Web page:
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The most ambitious research project on entrepreneurship globally

The Global Entrepreneurship Monitor (GEM) is a global consortium that conducts research on 66 global economies, covering 82% of the world’s GDP and 71% of its population.  GEM brings together over 400 researchers from across the globe and includes more than 100 institutions every year. The involvement of all these people and institutions makes GEM the largest study on entrepreneurship and entrepreneurial activities in the world.

ABOUT THE 2019/20 GEM KSA REPORTS

GEM is the world's foremost study of entrepreneurship. GEM began in 1999 as a joint project between Babson College (USA) and London Business School (UK) with the aim of building understanding as to why some countries are more 'entrepreneurial' than others. Through a vast, centrally coordinated international data collection effort, GEM has provided high quality information on a comprehensive variety of indicators about entrepreneurship in 114 economies over 20 years. GEM is a trusted resource for organizations around the world to help inform decision-making to improve the quantity and quality of entrepreneurial activity. The 2019/20 GEM KSA National Report provides a comprehensive profile of the entrepreneurship in KSA. This includes measures of societal attitudes, self-perceptions, affiliations relative to entrepreneurship, and profiles of entrepreneurs.

Below are some of the key findings of the report:

SAUDI ARABIA’s FRAMEWORK CONDITIONS FOR ENTREPRENEURSHIP
This index, showed remarkable improvement in 2019. Currently, the Kingdom ranks amongst the top 20 within the 54 economies on the overall National Entrepreneurial Context Index. In particular, Saudi ranks 3rd with regard to support and relevance of government policies, the 10th in the governmental taxes and bureaucracy, and the 13th in internal market dynamics.

SOCIETAL VALUES ABOUT ENTREPRENEURSHIP
Almost 70% of Saudi adults consider starting a business to be a good career choice, and about 79% believe that entrepreneurs are well regarded and enjoy high status within society. Additionally, 72% believe that entrepreneurs garner substantial media attention. However, 74% favor an equal standard of living for all people, signaling less support for free competition.

SELF-PERCEPTIONS ABOUT ENTREPRENEURSHIP
In the population of working-age adults (18–64 years), 83% personally know someone who started a business in the last two years, 83% report having the required knowledge and skills to start businesses, and 74% see good opportunities around them for starting a business. Of those who see opportunities, 44% would be constrained from starting a business due to fear of failure, while 53% declare that it is easy to start a business in the Kingdom.

 

The 2019/20 GEM KSA Women’s Report, produced for the first time in collaboration with the World Bank and Saudi Arabia’s Monsha’at, provides a comprehensive profile of women’s entrepreneurship in KSA. It includes comparisons by gender of societal attitudes, self-perceptions, affiliations relative to entrepreneurship, and profiles of women entrepreneurs. In recent years, KSA has implemented a wide range of programs and policies to support women in fulfilling their potential and increase their economic participation; and the report highlights areas where women entrepreneurs have made significant progress and areas where gaps, challenges, and opportunities remain.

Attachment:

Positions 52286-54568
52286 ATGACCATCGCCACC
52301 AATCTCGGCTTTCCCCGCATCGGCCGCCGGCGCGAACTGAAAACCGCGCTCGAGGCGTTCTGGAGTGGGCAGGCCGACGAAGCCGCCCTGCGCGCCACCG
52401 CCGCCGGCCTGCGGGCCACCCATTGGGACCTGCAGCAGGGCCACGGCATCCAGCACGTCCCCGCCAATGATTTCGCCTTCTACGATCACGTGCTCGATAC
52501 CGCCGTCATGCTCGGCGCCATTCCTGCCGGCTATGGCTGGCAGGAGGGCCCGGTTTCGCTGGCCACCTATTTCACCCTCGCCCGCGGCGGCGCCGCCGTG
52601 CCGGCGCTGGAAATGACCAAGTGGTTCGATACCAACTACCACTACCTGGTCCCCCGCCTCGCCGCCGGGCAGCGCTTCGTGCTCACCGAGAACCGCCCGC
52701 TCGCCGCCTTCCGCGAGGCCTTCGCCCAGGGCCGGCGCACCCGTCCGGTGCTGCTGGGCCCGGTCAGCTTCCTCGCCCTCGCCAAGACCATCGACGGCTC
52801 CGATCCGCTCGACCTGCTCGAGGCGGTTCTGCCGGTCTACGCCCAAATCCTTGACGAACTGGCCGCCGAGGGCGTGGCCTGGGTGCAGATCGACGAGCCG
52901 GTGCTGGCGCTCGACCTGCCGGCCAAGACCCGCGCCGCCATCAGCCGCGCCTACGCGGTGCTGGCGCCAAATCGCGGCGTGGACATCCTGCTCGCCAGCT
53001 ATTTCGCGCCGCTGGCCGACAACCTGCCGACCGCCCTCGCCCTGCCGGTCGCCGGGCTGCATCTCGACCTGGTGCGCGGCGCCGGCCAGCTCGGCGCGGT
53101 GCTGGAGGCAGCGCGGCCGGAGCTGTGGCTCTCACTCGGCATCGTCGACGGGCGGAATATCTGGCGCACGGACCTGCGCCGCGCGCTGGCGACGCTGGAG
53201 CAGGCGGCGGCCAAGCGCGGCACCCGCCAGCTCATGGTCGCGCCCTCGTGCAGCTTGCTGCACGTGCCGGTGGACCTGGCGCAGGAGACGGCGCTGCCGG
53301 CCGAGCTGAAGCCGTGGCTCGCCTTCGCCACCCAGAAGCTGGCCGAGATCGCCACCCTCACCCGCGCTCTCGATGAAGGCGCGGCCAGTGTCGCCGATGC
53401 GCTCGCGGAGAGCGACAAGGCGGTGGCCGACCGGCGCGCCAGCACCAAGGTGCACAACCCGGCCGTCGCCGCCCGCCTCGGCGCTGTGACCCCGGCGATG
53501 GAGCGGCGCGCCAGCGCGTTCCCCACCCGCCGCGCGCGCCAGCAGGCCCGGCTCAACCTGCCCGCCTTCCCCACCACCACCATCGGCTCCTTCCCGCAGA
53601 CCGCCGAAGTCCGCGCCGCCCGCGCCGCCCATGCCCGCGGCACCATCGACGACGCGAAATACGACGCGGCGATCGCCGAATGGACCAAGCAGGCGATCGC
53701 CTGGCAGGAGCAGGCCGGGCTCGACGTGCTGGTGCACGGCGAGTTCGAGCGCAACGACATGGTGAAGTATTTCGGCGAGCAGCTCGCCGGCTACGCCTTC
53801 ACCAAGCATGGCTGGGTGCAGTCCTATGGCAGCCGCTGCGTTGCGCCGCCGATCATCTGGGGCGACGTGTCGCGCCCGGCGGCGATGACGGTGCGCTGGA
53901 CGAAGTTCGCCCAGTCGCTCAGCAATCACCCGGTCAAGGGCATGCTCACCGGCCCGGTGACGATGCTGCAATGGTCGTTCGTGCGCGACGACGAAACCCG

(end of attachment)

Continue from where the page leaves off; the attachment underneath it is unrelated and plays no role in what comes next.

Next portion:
Below are some of the key findings of the report:

SOCIETAL ATTITUDES

  • Women in Saudi Arabia have positive perceptions of the status and media attention conferred on entrepreneurs: 71% of women (65% of men) believe that entrepreneurs have high status in Saudi Arabia, and 64% of women (56% of men) believe entrepreneurs receive frequent and positive media attention.
  • Less than half of women, 42% (37% of men), state that it is easy to start a business. Additionally, 48% of women (46% of men) believe entrepreneurship represents a good career choice.

 

SELF-PERCEPTIONS

  • In Saudi Arabia, 70% of women (64% of men) are highly likely to perceive entrepreneurial opportunities around them. However, among those women who perceive opportunities, 46% would be deterred from starting a business due to fear of failure; a similar proportion of men express the same concern (45%).
  • Among women in Saudi Arabia, 63% (66% of men) indicated that they had the knowledge, skills, and experience to start a business.
  • Most women in Saudi Arabia, 81% (84% of men), know someone personally who has started a business in the previous two years.

 

FINANCE

  • Women raise a median level of 70,000 SAR to start their businesses (compared to a median of 200,000 SAR for men).
  • Women entrepreneurs are highly dependent on informal funds from family members (67% vs 28.3% of men), with comparatively little access to banks, private investors, government, and other sources. In contrast, men access all sources relatively evenly.
  • On the investor side, 14% of women (15% of men) have provided financing for a new business in the prior three years.

 

 

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Want to know more?

DOWNLOAD THE 2019/20 GEM KSA WOMEN'S REPORT

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